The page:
COVID-19 has had profound economic consequences, and some of your vendors and subcontractors may not survive. Others may not be able to fulfil contracts right now. Overseas suppliers may be especially prone to delays. For many E&C companies, it is an extraordinary challenge to obtain visibility into and manage the behaviours of their disparate supply chains at site level.
To find vulnerabilities in your supply chain and choose how to respond, you need to maximise visibility. Reach out to your suppliers, gather data and build a dashboard that you continue to update and refine over time. Based on what the dashboard reveals, consider the legal and financial implications, as well as their impact on margins, cash flow, loan repayments and terms. Make sure that your project controls, risk management and governance processes can handle all the supply chain changes you consider.
For critical suppliers whose long-term prospects are sound, you may want to offer contractual flexibility (if appropriate) and technical support, including help in tapping government funding as part of recovery and stimulus programmes all over the world. Yet you also must be ready to pivot to new suppliers as needed.
Many E&C companies are facing a financial shock, with an especially significant impact on their cash flow. In the short term, they should conduct an extensive project-by-project forecast and source government financial support. In addition, management teams should consider contractual terms, the recoverability of receivables in a site shutdown, and the inevitable inefficiencies created by remote working and on-site distancing restrictions. In the medium term, many organisations will need to renegotiate lending arrangements and raise new equity.
As you work through this crisis, aim to build resources for the future too. If you can come through this period with a robust balance sheet, you’ll be well-placed to gain market share, because you can bid for future work from a position of strength. You’ll also be able to attract and retain the best talent and reposition your business through tactical M&A. Emerging from this crisis, the strongest players will have opportunities to grow stronger still.
To develop and execute a financial strategy that will help your company be among that elite group, make sure that your finance team has information and forecasts that are as accurate as possible, supported by top-notch analytics.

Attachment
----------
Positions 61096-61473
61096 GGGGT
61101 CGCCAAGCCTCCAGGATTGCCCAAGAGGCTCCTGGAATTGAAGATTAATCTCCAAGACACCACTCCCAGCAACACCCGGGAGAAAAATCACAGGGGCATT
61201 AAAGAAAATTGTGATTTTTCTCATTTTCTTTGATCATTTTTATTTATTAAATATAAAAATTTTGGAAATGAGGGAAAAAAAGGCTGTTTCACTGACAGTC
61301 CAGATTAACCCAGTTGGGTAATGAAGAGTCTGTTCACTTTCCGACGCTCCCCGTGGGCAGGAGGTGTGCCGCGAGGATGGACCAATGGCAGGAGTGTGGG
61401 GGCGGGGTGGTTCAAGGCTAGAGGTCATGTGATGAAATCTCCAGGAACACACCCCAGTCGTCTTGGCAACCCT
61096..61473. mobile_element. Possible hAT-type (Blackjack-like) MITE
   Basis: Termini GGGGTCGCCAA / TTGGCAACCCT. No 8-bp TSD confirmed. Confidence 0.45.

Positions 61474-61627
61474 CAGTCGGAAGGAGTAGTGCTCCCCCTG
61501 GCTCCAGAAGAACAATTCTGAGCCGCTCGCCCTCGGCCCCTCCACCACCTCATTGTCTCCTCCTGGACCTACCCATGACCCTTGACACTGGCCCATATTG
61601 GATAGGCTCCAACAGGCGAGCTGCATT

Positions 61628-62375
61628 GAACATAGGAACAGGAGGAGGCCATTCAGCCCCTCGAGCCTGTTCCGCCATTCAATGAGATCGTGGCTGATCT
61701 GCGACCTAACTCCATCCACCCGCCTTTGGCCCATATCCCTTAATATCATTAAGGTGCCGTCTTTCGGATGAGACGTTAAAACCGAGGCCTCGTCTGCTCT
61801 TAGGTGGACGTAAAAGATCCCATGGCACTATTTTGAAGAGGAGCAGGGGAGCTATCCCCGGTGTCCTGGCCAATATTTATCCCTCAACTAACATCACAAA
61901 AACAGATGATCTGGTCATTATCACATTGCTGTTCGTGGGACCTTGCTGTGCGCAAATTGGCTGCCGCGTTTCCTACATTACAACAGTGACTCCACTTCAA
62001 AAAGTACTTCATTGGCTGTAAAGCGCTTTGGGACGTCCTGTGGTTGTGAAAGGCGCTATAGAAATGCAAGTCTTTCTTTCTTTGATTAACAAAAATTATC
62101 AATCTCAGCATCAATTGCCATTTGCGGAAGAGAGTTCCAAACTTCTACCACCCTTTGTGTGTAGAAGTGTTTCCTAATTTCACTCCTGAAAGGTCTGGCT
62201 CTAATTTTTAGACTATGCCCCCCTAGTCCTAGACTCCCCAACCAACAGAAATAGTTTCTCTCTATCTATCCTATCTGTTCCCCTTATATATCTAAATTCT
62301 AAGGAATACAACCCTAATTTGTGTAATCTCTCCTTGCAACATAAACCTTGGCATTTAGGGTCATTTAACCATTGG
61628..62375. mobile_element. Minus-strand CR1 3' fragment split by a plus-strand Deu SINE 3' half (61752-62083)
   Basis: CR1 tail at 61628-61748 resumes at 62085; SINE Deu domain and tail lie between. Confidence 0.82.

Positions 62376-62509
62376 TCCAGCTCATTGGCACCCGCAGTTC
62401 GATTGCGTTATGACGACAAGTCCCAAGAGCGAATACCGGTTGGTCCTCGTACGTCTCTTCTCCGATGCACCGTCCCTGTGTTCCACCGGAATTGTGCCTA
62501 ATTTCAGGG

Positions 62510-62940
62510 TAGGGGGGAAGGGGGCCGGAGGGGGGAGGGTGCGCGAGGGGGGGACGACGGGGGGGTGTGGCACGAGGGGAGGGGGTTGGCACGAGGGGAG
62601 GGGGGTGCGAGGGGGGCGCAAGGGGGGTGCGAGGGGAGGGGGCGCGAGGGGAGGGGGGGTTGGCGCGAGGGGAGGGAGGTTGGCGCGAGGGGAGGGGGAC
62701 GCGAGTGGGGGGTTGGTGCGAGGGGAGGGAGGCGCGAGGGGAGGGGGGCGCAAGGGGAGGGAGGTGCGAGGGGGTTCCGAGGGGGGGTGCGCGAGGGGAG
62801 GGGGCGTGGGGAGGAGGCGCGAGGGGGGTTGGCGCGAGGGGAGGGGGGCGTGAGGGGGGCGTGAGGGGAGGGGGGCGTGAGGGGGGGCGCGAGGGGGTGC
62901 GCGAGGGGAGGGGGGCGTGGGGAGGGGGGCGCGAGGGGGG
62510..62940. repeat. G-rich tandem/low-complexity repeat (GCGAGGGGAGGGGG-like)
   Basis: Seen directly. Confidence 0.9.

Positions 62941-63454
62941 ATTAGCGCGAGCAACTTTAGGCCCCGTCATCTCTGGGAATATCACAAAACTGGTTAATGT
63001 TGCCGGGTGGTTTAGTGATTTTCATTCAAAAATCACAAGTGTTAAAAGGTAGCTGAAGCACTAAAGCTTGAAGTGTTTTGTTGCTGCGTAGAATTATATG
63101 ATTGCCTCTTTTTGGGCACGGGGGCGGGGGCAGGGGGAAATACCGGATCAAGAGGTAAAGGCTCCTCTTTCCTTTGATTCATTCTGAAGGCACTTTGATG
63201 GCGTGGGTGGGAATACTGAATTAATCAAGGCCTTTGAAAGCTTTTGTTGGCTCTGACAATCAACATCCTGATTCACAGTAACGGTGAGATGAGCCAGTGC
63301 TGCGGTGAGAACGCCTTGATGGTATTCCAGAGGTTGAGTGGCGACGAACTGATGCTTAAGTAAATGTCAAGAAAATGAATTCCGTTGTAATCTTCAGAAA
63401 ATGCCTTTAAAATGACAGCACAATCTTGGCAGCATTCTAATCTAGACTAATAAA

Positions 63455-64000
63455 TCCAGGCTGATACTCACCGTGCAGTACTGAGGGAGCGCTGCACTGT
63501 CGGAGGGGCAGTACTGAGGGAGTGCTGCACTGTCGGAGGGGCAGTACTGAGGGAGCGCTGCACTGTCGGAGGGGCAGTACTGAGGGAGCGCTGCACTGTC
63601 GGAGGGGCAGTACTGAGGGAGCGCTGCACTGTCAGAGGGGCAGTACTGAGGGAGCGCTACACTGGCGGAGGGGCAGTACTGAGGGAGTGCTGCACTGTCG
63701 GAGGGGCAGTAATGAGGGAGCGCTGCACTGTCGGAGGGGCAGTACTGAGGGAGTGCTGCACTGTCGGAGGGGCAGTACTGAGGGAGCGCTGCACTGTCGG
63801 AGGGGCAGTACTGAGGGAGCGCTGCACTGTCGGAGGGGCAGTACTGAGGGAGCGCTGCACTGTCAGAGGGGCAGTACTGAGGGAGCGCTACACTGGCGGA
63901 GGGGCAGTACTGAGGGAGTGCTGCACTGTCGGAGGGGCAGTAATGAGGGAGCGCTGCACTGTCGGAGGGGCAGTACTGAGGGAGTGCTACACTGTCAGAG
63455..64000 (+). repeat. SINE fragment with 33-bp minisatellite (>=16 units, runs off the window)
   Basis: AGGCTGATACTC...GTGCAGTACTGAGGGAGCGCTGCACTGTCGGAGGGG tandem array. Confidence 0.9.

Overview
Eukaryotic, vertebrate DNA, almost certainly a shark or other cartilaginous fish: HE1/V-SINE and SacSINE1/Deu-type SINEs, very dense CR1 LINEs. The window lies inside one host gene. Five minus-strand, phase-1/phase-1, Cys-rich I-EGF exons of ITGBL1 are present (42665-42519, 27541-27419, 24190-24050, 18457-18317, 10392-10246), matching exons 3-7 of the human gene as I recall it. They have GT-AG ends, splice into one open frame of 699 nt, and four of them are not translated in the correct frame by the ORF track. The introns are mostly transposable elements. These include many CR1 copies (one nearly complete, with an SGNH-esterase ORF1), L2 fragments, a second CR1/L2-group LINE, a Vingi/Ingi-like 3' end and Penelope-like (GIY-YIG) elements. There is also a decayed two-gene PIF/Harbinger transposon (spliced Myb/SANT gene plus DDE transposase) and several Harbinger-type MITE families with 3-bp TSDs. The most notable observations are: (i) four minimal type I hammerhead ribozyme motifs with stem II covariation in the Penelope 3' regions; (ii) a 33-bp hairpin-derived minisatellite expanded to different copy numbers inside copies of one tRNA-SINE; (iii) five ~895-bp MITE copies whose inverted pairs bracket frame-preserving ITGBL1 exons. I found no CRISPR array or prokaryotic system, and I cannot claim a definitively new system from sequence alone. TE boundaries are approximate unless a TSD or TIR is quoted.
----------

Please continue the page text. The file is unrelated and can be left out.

When the pandemic ends, E&C companies will face a new world. The marketplace will change, as some national governments will be eager to invest in infrastructure to jump-start their recovery, and others may face new resource limitations. Portfolios will also change, with both public- and private-sector project owners placing a new emphasis on sustainability and resilience.
Cities will need to serve more residents who work from home — likely leading to greater investments in telecom and smart city initiatives. Among the many potential private-sector shifts on the horizon, commercial real estate may undergo a prolonged downturn, while the growth of data centres may accelerate further. The competitive landscape will change too, as stronger players acquire weaker ones, and still others emerge from bankruptcy with clean balance sheets and a ravenous appetite for projects.
It’s a formula for continued uncertainty: your company’s client base, competitors and project book may differ dramatically from their pre-COVID reality, but it’s impossible to foresee exactly how. Yet companies that emerge from this crisis with solid finances, a resilient supply chain, skilled workers and the capacity to gather and analyse the data that decision-makers need, will be well-placed to pivot and seize new opportunities. Those organisations will be market leaders no matter how the post-COVID world evolves.